Finally, if you follow the Buffett model, you don't trade your investments just because our liquid stock markets invite you to do so. Activity for the sake of activity begets high transaction costs, high tax bills, and poor investment decisions ("if I make a mistake I can sell it in a minute"). Less is more.

I'm not trying to pick a fight with modern finance theory enthusiasts. I just find it unsettling that basic business-school curricula don't even consider models other than modern finance theory, even though those models are in the marketplace proving themselves every day." - Catherine Odelbo.


Rod
That's a great share, thank you!

Just watched the new HBO documentary on Buffett on the weekend. Was nice and very interesting to see the dynamic between him and Charlie. Also offered great insight into how his mind works, and how focused and really pointed it is.
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Jun 3, 2009
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Montreal
Gabriella wrote:
Mar 2nd, 2017 6:28 am
Yes there should be a sizeable drop at market open.
I guess the market reaction was better than anticipated.
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Member
Mar 8, 2004
411 posts
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cn_habs wrote:
Mar 2nd, 2017 10:59 am
I guess the market reaction was better than anticipated.
Yup. The market sure does work in mysterious ways.
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Apr 23, 2009
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Yes, but only slightly in this case. The issue price was $41 (3.3% discount to march 1st closing price).

"The Shares were offered and are being sold directly to the institutional investor by Fortis without an underwriter or placement agent. The net proceeds of the Offering will be used to repay short-term indebtedness and for general corporate purposes."


This mean they will save the underwriting costs which can be up to 7%. Besides, FTS is paying down short term debts which will increase the value of FTS by proportionate amount. So it's a wash. Also, paying down debts increases free cash available. If the issue price had substantial discount then it would be dilutive.

"Furthermore, we expect no further equity issuances over our five-year plan period to fund our base capital plan of C$13 billion. We anticipate that it will be self-funded through internally generated cash flows, debt at our regulated utilities and our dividend reinvestment plan,"

Another positive!
stt55pot wrote:
Mar 1st, 2017 10:49 pm
doesn't that dilute shareholders equity? fts.to?
Member
Mar 4, 2007
322 posts
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Calgary
Can anyone do an analysis on the railways, CNR or CP. Looking to see if they fairly valued.
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Jun 15, 2005
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jalaram wrote:
Mar 3rd, 2017 3:09 pm
Rod, have you made your March purchases yet? I'm curious about that list.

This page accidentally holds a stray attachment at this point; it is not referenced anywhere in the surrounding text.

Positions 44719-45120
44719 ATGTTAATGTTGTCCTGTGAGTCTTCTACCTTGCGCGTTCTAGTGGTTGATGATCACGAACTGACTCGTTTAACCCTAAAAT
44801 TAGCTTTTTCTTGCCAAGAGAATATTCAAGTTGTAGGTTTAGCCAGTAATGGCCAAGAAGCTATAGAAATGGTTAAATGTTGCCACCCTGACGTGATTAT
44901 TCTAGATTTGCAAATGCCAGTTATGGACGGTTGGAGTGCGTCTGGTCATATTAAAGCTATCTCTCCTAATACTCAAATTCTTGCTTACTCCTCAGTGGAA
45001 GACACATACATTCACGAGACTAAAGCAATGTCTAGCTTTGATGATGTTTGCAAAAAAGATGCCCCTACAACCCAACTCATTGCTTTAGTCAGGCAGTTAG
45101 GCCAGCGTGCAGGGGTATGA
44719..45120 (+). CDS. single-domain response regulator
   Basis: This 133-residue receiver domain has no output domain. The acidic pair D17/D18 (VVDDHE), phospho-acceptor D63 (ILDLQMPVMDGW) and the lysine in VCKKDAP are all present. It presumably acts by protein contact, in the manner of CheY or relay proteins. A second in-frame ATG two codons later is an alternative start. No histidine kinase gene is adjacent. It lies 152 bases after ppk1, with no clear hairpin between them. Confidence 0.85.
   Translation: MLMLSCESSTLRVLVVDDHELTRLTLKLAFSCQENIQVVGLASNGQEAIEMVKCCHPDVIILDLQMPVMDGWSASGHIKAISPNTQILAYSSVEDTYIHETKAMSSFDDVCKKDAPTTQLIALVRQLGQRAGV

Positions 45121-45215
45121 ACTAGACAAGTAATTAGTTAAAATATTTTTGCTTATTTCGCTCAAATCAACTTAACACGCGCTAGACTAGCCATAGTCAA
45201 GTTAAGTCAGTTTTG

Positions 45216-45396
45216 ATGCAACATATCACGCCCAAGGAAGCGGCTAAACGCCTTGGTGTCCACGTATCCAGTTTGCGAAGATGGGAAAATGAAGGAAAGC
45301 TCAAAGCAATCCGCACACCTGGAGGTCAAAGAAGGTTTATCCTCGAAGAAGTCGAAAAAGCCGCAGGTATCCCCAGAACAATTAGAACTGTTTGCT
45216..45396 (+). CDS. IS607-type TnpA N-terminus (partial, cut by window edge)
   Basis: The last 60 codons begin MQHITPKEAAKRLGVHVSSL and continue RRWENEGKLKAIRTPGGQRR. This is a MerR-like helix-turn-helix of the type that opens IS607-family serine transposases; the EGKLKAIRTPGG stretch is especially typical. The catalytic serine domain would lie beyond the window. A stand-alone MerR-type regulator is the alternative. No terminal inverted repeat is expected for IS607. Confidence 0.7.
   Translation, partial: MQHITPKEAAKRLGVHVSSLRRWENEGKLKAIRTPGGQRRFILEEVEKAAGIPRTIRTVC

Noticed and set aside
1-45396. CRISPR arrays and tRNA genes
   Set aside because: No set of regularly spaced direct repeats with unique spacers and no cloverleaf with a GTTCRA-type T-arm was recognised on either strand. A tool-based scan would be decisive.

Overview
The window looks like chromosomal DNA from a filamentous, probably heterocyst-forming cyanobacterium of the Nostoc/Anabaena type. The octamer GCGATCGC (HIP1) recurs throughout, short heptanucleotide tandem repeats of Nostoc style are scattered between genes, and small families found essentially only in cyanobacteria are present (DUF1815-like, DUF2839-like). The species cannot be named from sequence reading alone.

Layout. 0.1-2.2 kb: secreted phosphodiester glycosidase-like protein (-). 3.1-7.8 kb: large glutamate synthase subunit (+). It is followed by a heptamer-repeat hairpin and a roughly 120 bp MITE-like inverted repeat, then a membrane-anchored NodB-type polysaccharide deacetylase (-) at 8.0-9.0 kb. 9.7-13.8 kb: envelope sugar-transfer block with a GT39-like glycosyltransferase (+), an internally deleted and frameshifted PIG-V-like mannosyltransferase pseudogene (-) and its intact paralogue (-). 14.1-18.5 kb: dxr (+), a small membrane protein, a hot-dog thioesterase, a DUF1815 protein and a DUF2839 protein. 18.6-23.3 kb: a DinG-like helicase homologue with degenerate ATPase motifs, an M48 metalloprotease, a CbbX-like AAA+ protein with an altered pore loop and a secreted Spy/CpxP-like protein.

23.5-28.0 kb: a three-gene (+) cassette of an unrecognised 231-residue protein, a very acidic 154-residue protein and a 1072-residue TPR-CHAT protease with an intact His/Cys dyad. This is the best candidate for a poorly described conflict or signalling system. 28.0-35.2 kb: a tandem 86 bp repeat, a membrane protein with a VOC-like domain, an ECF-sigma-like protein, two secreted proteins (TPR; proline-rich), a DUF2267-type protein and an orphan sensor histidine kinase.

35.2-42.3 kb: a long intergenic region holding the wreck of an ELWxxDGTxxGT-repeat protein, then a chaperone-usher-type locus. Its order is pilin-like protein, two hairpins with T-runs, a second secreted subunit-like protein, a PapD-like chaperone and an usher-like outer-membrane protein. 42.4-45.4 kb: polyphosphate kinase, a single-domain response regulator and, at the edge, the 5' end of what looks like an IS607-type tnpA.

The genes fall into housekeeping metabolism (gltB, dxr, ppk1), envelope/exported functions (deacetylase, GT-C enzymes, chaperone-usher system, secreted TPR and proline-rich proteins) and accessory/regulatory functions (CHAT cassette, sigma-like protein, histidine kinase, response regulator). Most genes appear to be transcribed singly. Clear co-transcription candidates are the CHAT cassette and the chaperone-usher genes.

I second this post... have been checking here regularly :)
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Oct 13, 2010
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Which REITs are currently the most attractive at the moment ?
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Dec 13, 2011
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Haha. I'm watching Rod list too.
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Member
Mar 14, 2015
445 posts
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Vancouver, BC
Hey Rod,

Is IPL's inconsistent free cash flow graph on fastgraphs concerning even though it's estimated to increase in the next couple years?
Deal Addict
Jun 3, 2009
3380 posts
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Montreal
Rod, do you have any input on how the projected EPS decrease in 2019 shown on Fastgraphs is going to affect total return?

Thanks.
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[OP]
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Dec 14, 2010
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March 2017 purchases:

There are 2 sectors that the current portfolio for this thread doesn't have: Info Tech and Materials. The stocks on my list for Info Tech sector are expensive. However, on the materials side, AirBoss seems fairly valued, given the aggressive estimated growth, but I take those estimates with a grain of salt given that's based on commodity price where it goes beyond the company's control. Analyst score card is poor for this reason. Therefore, I'll be adding it for this month, as I consider it fairly valued trading at a reasonable multiple.

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My portfolio is also significantly down on MDA.TO. I believe MDA.TO is attractive at this price, so I'm adding more to it:

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On the US side, I don't have any position for the portfolio I started on this thread on Health Care sector, so I'm initiating a position on ABBV, which is undervalued in my opinion:

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Below follows the Canadian DGI portfolio performance for this thread:

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And here follows the US DGI portfolio performance for this thread:

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Rod
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FlyOverMyDoodle wrote:
Feb 27th, 2017 1:03 am
Hey Rod,

Thoughts on CUF.UN as a REIT versus AP.UN?
Like posted earlier, I'm not a fan of CUF.UN given their high AFFO ratio:

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This is the first thing I look at a REIT. It doesn't meet my quality criteria. They have little buffer in keeping the dividend if they face bigger challenges.


Rod